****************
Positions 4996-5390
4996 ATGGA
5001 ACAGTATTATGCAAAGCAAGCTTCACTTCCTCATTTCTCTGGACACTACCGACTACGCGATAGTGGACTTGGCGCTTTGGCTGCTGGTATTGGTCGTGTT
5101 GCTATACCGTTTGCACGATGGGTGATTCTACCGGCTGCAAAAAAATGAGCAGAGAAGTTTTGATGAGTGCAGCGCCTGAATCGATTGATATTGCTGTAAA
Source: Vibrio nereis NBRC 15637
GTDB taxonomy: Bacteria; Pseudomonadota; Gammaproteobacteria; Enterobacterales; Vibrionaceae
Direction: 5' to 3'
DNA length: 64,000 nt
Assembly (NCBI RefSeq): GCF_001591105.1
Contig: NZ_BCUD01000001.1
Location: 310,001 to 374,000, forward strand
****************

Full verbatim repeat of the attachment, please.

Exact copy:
Positions 4996-5390
4996 ATGGA
5001 ACAGTATTATGCAAAGCAAGCTTCACTTCCTCATTTCTCTGGACACTACCGACTACGCGATAGTGGACTTGGCGCTTTGGCTGCTGGTATTGGTCGTGTT
5101 GCTATACCGTTTGCACGATGGGTGATTCTACCGGCTGCAAAAAAATGAGCAGAGAAGTTTTGATGAGTGCAGCGCCTGAATCGATTGATATTGCTGTAAA
Source: Vibrio nereis NBRC 15637
GTDB taxonomy: Bacteria; Pseudomonadota; Gammaproteobacteria; Enterobacterales; Vibrionaceae
Direction: 5' to 3'
DNA length: 64,000 nt
Assembly (NCBI RefSeq): GCF_001591105.1
Contig: NZ_BCUD01000001.1
Location: 310,001 to 374,000, forward strand